Buddy alphaCentauriian Mechanical genius, invents skates that blow air. Floats them.
Gary panter mars
Team: the Terror Novas.
town: terra nova. new earth. terrans—earth people. “terra formed.”
Farm machine breaks down. gets holo-image asking for help? Has to find old martian. Idea for skates. Gather girl gang at HS, side kicks (Wonder Woman). Practice w/ old shitty skates or no skates? Just running?
meanwhile, solve crime. Earth team concealing crime.
…that’s just goofy. clearly riffing on Star Wars and the silly illustration I’d done for the book.
martians use wheels – they’re uncool.. possibly based on mars lander, first time they saw them. Maybe have built-in wheels (biological?) It’s religious for them?
some friend has roller skates. they tease her, wheels so out, so old-fashioned. Retro?
dust, not rocks. One big dust bowl
Use Aztec design. jaguar warriors
Trish is Indian? indo-african?
all brown kids. the ultimate banlieues. political strife?
blonde earth teams.
…which is where I start to feel the pull of my usual, more serious concerns in fiction: class struggle, institutionalized racism, complicated personal relationships. About 20 minutes into making my first page of notes on this idea.
And I was off.
Six months later, I had read up on leaf-harvester ants, bee colonies, various theories about terraforming Mars, and I was halfway through Kim Stanley Robinson’s Red Mars trilogy. I went to a bunch of derby bouts and talked to players.
And as bits stuck to it, my idea grew from a silly Nancy-Drew-on-Mars romp, to a massive, world-spanning story, touching on climate change, class conflict, and coming of age.
I built a world in my mind, and eventually, with the help of my assistant Lydia Roberts, I drew it. It’s now almost 10 years later, and I’m finally close to finishing the book.
Trish Trash: Rollergirl of Mars will debut in the USA in November, 2016 almost exactly 10 years from its inception. But it all stems from 3 prompts:
- spiked collar
And Trish isn’t even really all that cheerful anymore.
I paid attention to my attention, and I dove in, way way in. Eight years and two planets in.
And let me say again: this is MY taste. Someone else would see roller derby and mars and be like, whatever! And keep walking. I mean, that person would clearly be nuts, but hey, different strokes.
Learn to pay attention to what you pay attention to.
It’s so easy to dismiss it. You have to train yourself to grab onto those things and not let go.
Meanwhile, on the Planet of Money…
There’s a story in Out on the Wire about this same process, on a topic that’s much closer to real life.
As far back as 2005, Alex Blumberg—then a producer at This American Life, now founder of Gimlet Media (which I’m sure has a similar story to the one I’m about to tell)—became curious about how all his very non-rich radio producer pals were buying houses. How were they getting mortgages? What was going on in the housing market?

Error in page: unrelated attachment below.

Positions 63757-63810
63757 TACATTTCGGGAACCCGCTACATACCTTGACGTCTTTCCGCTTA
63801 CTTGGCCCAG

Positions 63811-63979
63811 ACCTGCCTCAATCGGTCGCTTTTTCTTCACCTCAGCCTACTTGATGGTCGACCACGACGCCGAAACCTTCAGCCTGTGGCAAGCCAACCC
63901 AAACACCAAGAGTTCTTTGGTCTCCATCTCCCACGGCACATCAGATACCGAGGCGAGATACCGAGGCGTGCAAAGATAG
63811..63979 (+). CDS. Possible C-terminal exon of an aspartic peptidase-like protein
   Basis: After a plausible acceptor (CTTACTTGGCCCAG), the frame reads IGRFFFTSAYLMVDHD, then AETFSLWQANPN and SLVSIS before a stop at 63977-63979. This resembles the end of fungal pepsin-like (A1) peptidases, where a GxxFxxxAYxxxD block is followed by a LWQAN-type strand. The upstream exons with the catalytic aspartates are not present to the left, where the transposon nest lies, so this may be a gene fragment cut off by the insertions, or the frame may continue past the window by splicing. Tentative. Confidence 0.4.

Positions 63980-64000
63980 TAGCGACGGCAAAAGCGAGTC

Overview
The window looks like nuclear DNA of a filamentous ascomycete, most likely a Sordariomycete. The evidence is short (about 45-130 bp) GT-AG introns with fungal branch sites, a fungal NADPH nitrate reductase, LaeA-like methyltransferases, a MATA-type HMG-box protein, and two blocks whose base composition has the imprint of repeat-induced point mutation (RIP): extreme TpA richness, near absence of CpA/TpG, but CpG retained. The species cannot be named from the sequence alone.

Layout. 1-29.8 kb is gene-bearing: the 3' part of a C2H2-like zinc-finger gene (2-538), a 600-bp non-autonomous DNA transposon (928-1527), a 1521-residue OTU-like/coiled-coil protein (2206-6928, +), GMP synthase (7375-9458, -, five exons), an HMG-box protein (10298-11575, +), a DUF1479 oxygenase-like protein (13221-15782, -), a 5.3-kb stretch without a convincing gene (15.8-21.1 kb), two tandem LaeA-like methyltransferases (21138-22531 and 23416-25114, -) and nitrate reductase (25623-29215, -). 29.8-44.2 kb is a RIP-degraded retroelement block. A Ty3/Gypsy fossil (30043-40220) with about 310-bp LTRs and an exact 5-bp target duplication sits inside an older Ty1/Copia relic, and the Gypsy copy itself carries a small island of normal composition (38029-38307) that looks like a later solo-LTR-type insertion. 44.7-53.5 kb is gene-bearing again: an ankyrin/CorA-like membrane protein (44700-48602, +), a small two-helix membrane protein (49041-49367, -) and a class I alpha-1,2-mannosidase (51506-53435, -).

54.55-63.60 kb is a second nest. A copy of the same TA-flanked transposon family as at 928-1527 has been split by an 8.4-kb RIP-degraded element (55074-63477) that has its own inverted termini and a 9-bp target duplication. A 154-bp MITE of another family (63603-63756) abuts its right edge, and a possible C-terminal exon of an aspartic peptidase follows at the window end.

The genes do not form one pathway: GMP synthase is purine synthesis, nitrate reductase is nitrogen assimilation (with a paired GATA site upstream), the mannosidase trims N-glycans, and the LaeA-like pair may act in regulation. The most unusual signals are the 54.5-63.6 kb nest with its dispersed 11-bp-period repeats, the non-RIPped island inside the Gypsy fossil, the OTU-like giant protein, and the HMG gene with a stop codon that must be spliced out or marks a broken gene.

I became sort of obsessed with all these websites that were talking about it. I got totally obsessed with this one website called “Calculated Risk.” Early on in 2005 it was a place where skeptics about the housing bubble gathered.
Alex worried that reading sites like Calculated Risk meant that he was just succumbing to alarmist internet rhetoric.
He kept trying to pitch stories on the topic to This American Life, but nothing seemed to gel. He consulted his old friend Adam Davidson, who was a business reporter.
…And he would tell me like, the people I talk to say there’s not really a problem as long as the models are right. But you know, the models could be wrong. Ha ha.
There was something about the subject that he couldn’t let go of. And then, in the summer of 2007…
…The first big subprime lender collapsed, which was a company called New Century, I think. Then a bunch a bunch of them collapsed after that. And then, I remember Adam sending me this email saying, maybe it’s too late to do that subprime story. I was like, I think it’s still ok.
The 2008 story they made to explain what had caused our economy to virtually collapse is called “The Giant Pool of Money,” and it’s among the most listened-to, talked-about, important hours This American Life has ever made.
And that episode, and the reaction to it, is what inspired Adam and Alex to found the show Planet Money.
What’s important here is that the germ of the idea that eventually made Planet Money possible, this weird tingly feeling about mortgages, seemed like a total outlier when Alex started poking at it and developing it.
And then it took four years to come to fruition!
Sometimes that’s just how it is. I know:
- My book La Perdida took 6 years.
- another graphic novel, Life Sucks, also 6 years.
- A novel, which has never been published, 5 years.
- Drawing Words & Writing Pictures and the sequel Mastering Comics, 6 years.